Posted by: patriciamar | October 14, 2017

Taiwan: Time in Taipei & Taichung

In Taiwan I learned about generosity.  I have taught a pretty good number of students, even in my relatively brief (so far) teaching career of seven years.  In Taiwan, I got to see five of my previous students.  In Korea I got to see nearly a dozen, and in China I saw almost twenty.  When you teach English, you act as a linguistic and cultural guide, whether you do it consciously or not.  Students see your city, you recommend the sights, you teach them the words to say your favorite foods (double double animal style!) and you use examples that demonstrate how you grew up in this culture and country.  

Flipping that classroom and travelling to spend a few days in their territory is an absolute treat.  

In the three days that I spent in Taiwan, I was taken care of in such a way that this time will always be remembered like a family vacation.  I was never alone, I saw unbelievable sights, and I was constantly sharing laughter, memories, dreams and goals, and of course so- much- street- food!  

It took me days to recover from the amount of fried chicken, octopus balls, glazed strawberries, tea, boba, goosefat with rice (Yeah, huh?), grilled stinky tofu, pomelo, mooncakes, suncakes, pineapple cake, white pepper snails, cold and hot mochi, sweet potato doughnuts, freshly wrapped and cooked spring rolls, Asian sausage, wild boar sausage, wax apples, fish balls, egg and oyster pancakes and red bean paste smoosh that I ate.  

I feel like I forgot something.  Ha!

I had a lot of favorites, but the glazed strawberries were amazing, as were the octopus balls and the grilled stinky tofu with crushed peanut.  Asian sausage was very strange but also delicious.  It is a sausage in a “bun” of rice sausage.  It’s hard to describe, but the flavor and texture was great!  I love snails, too.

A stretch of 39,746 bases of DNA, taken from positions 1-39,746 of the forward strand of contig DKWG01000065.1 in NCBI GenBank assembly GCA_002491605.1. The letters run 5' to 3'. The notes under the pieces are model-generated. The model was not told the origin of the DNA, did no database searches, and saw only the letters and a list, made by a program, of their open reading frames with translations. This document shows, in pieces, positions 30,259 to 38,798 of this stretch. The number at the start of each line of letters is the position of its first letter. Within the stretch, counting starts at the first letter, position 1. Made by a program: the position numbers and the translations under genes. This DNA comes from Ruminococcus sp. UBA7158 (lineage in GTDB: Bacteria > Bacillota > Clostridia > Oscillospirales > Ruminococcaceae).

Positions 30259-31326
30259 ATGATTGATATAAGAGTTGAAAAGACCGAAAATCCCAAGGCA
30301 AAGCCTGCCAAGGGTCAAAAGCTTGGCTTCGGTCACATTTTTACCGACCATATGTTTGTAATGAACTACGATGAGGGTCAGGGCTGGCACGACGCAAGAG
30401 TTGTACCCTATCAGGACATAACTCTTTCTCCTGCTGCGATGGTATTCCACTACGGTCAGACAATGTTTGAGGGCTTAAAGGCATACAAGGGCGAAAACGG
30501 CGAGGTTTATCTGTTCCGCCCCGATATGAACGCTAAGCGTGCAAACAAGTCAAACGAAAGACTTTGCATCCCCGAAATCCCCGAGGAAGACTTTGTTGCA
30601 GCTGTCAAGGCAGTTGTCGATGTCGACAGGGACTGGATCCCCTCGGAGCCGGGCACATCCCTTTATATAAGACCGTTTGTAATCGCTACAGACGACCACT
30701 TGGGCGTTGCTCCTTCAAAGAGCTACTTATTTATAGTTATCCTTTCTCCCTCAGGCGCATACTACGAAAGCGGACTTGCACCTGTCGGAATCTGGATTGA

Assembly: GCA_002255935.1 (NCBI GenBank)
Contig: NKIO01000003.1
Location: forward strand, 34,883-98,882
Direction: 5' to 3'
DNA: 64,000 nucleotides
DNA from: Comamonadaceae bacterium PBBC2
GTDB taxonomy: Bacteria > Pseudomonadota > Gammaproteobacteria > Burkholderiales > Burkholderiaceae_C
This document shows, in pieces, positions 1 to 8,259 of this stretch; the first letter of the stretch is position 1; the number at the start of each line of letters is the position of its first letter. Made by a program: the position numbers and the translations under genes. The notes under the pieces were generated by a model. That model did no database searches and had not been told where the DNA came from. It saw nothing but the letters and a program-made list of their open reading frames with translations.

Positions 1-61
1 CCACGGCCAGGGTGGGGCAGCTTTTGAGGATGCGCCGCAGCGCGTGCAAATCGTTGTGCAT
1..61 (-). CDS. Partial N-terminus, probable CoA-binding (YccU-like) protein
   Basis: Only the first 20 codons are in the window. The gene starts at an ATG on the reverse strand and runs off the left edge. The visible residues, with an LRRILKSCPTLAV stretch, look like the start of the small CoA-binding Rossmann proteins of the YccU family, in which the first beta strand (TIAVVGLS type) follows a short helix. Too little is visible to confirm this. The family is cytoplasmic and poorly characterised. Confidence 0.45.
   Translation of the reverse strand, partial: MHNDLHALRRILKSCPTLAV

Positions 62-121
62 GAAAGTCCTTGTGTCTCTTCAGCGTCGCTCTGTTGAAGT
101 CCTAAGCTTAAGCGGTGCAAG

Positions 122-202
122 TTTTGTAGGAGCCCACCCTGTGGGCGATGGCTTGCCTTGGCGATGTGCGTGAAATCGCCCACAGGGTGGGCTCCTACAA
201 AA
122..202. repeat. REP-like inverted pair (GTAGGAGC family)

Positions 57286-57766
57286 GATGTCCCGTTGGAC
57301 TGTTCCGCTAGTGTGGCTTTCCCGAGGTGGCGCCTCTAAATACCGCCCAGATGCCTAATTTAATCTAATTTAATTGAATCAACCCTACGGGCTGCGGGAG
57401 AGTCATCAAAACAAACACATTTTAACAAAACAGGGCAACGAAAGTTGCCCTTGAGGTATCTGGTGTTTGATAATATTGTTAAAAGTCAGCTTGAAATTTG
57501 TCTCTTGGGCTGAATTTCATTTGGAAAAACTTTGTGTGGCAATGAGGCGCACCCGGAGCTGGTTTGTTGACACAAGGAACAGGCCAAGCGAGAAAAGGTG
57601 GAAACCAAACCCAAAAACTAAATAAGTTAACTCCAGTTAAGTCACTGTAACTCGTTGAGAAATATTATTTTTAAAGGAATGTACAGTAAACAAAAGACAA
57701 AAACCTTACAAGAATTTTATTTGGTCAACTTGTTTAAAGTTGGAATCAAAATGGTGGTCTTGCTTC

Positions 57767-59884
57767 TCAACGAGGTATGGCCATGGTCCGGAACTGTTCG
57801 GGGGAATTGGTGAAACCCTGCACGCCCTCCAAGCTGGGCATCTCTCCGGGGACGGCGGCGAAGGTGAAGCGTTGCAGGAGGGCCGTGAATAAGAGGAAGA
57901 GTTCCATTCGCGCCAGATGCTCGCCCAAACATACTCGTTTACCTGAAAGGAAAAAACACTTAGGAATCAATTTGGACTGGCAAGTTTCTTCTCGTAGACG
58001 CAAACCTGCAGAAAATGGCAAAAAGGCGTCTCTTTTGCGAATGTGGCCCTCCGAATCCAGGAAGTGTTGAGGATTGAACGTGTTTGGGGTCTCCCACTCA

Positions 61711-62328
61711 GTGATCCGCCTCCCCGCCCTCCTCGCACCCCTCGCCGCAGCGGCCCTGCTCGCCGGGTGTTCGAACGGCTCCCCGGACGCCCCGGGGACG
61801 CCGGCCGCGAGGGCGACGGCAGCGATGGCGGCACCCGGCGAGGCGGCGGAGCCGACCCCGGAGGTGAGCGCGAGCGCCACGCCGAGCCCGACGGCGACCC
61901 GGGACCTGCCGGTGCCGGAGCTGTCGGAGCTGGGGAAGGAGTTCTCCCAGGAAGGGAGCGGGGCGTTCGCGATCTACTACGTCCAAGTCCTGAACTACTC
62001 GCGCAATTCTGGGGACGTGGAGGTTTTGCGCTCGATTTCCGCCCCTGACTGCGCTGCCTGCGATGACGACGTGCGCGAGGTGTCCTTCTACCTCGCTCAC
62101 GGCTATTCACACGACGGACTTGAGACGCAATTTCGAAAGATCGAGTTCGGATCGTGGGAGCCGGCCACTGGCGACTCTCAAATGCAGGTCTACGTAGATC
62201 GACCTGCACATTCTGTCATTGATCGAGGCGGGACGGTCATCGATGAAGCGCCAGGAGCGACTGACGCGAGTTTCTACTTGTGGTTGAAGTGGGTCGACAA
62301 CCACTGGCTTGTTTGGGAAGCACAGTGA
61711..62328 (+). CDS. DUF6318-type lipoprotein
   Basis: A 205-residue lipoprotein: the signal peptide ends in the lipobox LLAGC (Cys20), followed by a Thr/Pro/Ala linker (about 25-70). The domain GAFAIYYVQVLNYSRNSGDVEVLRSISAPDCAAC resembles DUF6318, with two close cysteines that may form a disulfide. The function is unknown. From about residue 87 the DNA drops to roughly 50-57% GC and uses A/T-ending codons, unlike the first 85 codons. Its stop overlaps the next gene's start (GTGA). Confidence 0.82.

From Taichung, I went to Sun Moon lake, which I’ve been dreaming of doing.  My friend and I drove around the lake at dusk, and then continued around the south side back toward Taichung through a thunderstorm that made the trip all the more exciting.

In Taipei, I travelled to the coast with another friend, where I drank a can of Taiwan’s finest while dripping sweat onto the beautiful sculptures of wind and water eroded sandstone that decorate the coast.  I think it was 11 a.m.  I was too sweaty to understand time.

We also visited a little town on the tracks near Pingxi, best known for its sky lantern festival.  I got to do the whole shebang, choosing a lantern by the colors, hoping for happiness or love or health or wealth.  I took the lantern into the little store, and it was hung in a spot where I could paint or write all my wishes and dreams.

In words.

(or pictures)

At just a moment’s notice.

I’m not sure I’ve ever been asked to write all my wishes and dreams down, on command.  I began, and wrote a few words and thoughts.  However, I hadn’t put enough, so I was sent back to my lantern immediately.  More!  More!  Fill it up!  Everything that you could ever want!  It made me laugh and think more deeply.  Is it possible to write all that you could ever want onto a tissue paper lantern?

I gave it my best shot.  Now, three weeks later, I guarantee that a few of my line items are still floating around in my head.  What do I want most out of my life?

Then I took my lantern outside to the train tracks running through the green valley.  My friend helped me hold my lantern up, the flame was lit, and it floated up into the sky, soon to ignite in flames with my dreams.

What I will remember most from Taiwan is a feeling (and not just feeling full).  I will remember how kind and friendly the people were and how generous and welcoming my students were.  I had a wonderful time and I can’t wait to get back to circle the island on my bike!

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Taiwan  –  September 18-21, 2017  –   Taipei and Taichung

 

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